Human rights groups today issued a one-year report card on efforts by Immigration Customs and Enforcement to reform the detention system for aliens facing removal.
Immigrant advocates Detention Watch Network, the National Immigrant Justice Center and the Midwest Coalition for Human Rights praised agency leaders for their year-old commitment to reform, but say human rights abuses remain widespread.
Last year, ICE detained about 380,000 people, holding them for weeks or months in a network of 270 jails or other facilities while their removal proceedings were pending. Some are felons, who go straight to ICE custody after serving their jail sentences, others are legal residents who have previously been convicted of a crime, while others are undocumented aliens or those who overstayed their visas.
A year ago, ICE pledged to create “a civil detention system that reduces transfers, maximizes access to counsel, visitation, and recreation, improves conditions of confinement, and ensures quality medical, mental health, and dental care.”
The report praised ICE leadership for demonstrating “a strong commitment to reforming the immigration detention system, engaging with NGOs and other relevant stakeholders to advance ICE’s reform agenda.”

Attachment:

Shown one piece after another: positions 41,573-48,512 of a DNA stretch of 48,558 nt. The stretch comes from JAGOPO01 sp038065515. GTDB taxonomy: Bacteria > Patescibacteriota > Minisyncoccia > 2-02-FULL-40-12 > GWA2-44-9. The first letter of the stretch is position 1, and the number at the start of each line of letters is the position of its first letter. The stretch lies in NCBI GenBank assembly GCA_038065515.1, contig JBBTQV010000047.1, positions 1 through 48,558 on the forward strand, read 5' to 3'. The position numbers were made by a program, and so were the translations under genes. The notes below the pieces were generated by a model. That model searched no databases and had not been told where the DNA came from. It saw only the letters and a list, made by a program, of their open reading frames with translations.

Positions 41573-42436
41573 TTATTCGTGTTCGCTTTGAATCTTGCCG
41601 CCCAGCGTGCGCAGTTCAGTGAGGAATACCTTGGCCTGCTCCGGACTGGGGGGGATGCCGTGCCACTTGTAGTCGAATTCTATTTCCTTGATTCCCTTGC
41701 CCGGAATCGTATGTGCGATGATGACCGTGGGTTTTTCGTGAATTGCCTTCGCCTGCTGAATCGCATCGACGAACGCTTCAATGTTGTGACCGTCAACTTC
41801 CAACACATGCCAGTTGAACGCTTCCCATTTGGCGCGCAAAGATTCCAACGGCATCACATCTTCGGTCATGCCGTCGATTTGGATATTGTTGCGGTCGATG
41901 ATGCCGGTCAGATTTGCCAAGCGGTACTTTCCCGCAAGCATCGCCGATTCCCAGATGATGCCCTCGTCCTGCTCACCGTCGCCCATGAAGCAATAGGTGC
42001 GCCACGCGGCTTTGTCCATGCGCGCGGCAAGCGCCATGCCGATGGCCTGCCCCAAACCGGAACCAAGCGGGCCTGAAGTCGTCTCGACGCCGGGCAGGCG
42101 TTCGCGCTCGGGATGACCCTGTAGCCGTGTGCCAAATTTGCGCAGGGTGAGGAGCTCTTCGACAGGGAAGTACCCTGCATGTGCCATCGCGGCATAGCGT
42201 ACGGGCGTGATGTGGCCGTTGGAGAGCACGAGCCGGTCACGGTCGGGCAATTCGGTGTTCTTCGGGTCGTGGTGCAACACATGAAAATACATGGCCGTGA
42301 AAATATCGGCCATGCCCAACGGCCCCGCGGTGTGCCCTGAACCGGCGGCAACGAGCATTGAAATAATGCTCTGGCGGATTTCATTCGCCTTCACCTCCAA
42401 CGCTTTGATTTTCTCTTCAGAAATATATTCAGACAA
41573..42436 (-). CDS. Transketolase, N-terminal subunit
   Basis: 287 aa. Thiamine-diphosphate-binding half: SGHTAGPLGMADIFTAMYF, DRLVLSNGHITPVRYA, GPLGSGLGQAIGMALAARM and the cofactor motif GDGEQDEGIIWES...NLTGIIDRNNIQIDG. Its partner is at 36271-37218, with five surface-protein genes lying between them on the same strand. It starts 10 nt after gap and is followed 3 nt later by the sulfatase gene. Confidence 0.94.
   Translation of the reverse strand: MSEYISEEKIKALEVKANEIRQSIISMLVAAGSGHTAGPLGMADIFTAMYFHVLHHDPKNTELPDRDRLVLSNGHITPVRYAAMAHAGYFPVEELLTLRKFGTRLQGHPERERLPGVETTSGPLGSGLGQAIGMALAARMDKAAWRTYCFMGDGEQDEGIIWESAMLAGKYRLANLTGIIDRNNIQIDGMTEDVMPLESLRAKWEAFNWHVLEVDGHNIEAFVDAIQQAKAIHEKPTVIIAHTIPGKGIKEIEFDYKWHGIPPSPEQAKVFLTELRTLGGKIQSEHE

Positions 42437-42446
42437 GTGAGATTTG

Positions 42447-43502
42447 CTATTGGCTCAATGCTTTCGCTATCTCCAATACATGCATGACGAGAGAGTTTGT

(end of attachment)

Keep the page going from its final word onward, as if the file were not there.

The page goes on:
Nonetheless, those detained continue to suffer “widespread due process and human rights violations, including the overreliance on incarceration, mistreatment by guards, denial of access to legal service providers, inadequate medical care, misuse of solitary confinement, and discrimination against sexual minorities,” according to the 30-page report. “These violations demonstrate that the commitment to reform made by ICE leadership has yet to have any substantive impact on the ground.”
ICE head John Morton has faced pressure on both sides in dealing with the detention system. In June, the union that represents immigration officers took the unprecedented step of issuing a vote of no confidence in him.
In a lengthy interview with The National Law Journal earlier this year, Morton described his vision for the system: “To reduce the number of facilities that we have, to have those facilities be designed and run solely from the immigration enforcement perspective, and to have strong, direct federal oversight."